As footballers we get used to the hits. From timid beginnings in schoolyards, backyards and local clubs, we train ourselves to take them and inflict them on our opponents.
Here and there little bits of armour are added. The whip-crack thud of bodies colliding can be unsettling at first, but after a while we begin to rely on the bumps and bruises. There is a curious comfort and satisfaction that comes with the aches and pains earned from the weekend’s game.
Eventually the game passes all of us by and we might start to wonder, in our quiet moments, how will we get on in life without them? We train our whole lives to take those hits.
‘To watch a strong Indigenous man continually keep getting up and playing on, so beautifully, despite the abhorrent sound of a racist minority has been something to behold.’
Adam Goodes is one of my heroes. He’s a hero to so many footballers I play alongside, too. If it were simply down to his skills and ability as a footballer, he’s a superstar. An icon of the modern game.
But I use the word hero on behalf of my brethren of AFL players to articulate how we feel about him in our hearts. He’s a hero because he’s got chin.
The growing, insidious trend of people booing Adam at football stadiums around the country has hurt a lot of people. I can’t talk on behalf of Adam or his people, nor would I want to. I’m talking on behalf of his comrades, who run with him and against him on the field of play.
To watch a strong Indigenous man continually keep getting up and playing on, so beautifully, despite the abhorrent sound of a racist minority has been something to behold.
I once watched a documentary called Facing Ali. It was a set of interviews with the men who fought Muhummad Ali in the ring throughout his illustrious and controversial career. I love listening to professionals talk about their peers; they know things the rest of us don’t.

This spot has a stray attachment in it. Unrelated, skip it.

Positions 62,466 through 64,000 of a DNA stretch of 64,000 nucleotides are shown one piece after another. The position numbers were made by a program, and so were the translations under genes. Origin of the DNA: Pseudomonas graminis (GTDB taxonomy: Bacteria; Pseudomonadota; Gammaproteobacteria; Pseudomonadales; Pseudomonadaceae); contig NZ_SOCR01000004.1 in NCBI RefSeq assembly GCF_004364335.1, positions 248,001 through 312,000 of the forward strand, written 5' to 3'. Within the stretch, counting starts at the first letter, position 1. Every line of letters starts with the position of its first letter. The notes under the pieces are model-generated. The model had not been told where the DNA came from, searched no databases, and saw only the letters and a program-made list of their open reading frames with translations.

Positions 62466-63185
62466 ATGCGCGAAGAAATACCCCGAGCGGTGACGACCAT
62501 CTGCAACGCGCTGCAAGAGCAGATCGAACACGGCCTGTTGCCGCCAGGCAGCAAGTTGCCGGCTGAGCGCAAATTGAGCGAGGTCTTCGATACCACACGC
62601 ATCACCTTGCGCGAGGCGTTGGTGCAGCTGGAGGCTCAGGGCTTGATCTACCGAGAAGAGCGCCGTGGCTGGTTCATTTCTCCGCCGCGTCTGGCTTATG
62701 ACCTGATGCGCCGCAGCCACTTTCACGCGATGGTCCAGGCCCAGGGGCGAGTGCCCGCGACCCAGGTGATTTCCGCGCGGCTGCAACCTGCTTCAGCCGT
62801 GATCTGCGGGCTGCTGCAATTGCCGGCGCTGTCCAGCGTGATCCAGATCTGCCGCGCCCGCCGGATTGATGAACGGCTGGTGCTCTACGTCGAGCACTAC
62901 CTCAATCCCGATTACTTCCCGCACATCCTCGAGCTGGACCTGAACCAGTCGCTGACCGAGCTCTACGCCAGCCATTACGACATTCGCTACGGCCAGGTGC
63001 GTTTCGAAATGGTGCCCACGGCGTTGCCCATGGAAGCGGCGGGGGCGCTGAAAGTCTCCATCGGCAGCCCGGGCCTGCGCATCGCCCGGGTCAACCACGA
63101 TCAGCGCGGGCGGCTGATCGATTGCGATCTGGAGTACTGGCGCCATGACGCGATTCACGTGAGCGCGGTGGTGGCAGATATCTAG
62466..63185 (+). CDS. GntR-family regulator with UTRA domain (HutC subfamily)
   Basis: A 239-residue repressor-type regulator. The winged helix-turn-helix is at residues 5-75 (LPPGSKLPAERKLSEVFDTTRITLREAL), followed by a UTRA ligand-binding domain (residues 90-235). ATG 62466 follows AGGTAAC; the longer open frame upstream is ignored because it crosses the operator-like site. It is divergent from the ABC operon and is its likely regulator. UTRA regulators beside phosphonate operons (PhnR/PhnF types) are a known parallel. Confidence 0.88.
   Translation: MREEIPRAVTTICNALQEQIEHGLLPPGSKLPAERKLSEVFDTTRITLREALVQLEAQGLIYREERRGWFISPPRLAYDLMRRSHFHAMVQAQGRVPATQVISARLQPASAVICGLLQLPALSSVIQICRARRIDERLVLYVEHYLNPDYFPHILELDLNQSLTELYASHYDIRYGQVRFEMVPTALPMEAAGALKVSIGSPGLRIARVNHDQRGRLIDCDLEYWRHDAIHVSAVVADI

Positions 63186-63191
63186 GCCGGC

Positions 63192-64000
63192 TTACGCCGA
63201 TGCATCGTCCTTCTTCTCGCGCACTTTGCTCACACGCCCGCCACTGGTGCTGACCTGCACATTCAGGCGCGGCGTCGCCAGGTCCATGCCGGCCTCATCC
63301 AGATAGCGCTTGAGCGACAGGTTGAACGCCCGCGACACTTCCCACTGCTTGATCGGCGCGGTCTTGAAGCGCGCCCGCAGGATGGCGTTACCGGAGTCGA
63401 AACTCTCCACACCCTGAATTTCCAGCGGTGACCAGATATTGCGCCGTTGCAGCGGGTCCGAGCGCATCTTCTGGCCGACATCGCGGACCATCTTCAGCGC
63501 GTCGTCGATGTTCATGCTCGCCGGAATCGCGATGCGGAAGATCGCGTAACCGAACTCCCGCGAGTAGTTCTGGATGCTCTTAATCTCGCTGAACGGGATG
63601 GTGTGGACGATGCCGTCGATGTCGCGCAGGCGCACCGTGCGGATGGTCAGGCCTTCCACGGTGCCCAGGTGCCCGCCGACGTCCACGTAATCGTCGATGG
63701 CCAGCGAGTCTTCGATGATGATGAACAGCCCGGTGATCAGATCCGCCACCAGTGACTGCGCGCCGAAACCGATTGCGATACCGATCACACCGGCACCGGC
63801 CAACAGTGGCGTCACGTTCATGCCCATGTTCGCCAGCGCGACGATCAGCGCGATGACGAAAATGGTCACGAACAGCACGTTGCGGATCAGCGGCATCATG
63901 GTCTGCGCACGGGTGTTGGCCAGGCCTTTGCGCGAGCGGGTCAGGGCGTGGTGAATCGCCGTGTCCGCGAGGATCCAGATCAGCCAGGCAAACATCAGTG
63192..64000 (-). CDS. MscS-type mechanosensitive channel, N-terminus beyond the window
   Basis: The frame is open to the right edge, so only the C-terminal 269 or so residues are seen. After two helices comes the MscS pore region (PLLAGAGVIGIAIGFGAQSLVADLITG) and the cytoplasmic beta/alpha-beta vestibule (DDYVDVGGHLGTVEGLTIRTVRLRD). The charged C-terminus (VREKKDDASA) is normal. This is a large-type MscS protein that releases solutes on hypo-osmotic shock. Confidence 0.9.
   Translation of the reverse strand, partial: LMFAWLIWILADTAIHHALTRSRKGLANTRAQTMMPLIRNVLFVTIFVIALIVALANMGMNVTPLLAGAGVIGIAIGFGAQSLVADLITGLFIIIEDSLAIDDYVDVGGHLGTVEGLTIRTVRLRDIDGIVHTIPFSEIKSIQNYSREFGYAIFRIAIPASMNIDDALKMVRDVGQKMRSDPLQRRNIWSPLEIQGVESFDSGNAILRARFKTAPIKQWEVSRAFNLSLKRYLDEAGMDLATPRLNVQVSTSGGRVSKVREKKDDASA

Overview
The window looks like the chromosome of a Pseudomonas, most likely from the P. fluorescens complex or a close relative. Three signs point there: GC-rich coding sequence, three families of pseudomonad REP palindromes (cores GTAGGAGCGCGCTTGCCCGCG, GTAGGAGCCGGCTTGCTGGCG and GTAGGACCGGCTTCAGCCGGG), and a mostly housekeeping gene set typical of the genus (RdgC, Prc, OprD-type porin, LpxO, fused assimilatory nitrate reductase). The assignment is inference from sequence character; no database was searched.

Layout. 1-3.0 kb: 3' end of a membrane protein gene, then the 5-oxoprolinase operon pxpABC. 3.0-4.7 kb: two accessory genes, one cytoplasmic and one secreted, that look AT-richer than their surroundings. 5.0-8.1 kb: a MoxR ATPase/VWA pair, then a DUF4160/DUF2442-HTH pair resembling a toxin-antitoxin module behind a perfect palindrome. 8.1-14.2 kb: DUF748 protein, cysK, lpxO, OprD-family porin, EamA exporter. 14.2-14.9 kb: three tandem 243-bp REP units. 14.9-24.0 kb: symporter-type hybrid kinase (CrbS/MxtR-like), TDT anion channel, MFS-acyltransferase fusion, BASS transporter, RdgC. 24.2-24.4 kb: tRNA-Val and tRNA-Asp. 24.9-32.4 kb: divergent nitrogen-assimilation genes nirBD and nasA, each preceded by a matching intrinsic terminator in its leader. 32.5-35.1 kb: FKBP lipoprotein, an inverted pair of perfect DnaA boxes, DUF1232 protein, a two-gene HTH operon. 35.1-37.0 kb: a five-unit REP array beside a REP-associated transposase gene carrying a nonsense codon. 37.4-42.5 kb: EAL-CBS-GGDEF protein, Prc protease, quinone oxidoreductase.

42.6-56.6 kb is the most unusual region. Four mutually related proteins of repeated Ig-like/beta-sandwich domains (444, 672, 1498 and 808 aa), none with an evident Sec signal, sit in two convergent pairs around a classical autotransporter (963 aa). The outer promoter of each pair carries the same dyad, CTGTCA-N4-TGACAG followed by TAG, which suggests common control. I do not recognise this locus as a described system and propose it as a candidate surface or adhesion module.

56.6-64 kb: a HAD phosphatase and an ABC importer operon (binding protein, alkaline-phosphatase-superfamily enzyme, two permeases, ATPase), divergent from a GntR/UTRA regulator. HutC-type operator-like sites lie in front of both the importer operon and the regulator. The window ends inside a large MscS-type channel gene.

One thing that kept coming through in these interviews was the respect they all had for Ali because he could take a punch on the chin. Pages upon pages have been written about Ali’s ability to hit, dance and even talk with unrivalled beauty, rhythm and charisma. So dazzling were his natural talents that I’d foolishly never looked too far beyond them.
In the gritty facial expressions of his one-time foes, in the emotion in their voices, I could feel the true admiration they had for Ali, the greatest of them all, who could take the hardest hits as well as giving them back.
As footballers, time weakens us all. Just getting out of bed in July seems harder than the year before. But we get to the line – it’s what we’re trained to do.
This round we will be missing one. The weight and pain Adam has carried was seemingly too much. Every time I’ve heard the boos of this mob I’ve hung my head in despair, chin to chest. I suspect it’s been the same for some players at every club in the AFL. There is no training or armour for those kinds of hits to the soul.
Hopefully this weekend Adam can feel the support he has around him from those who play alongside him. What can players do? How will we show Goodesy that it’s not all up to him? We can stand next to him and his brothers and stick out our chin.
This article was originally published in The Age and can be accessed here.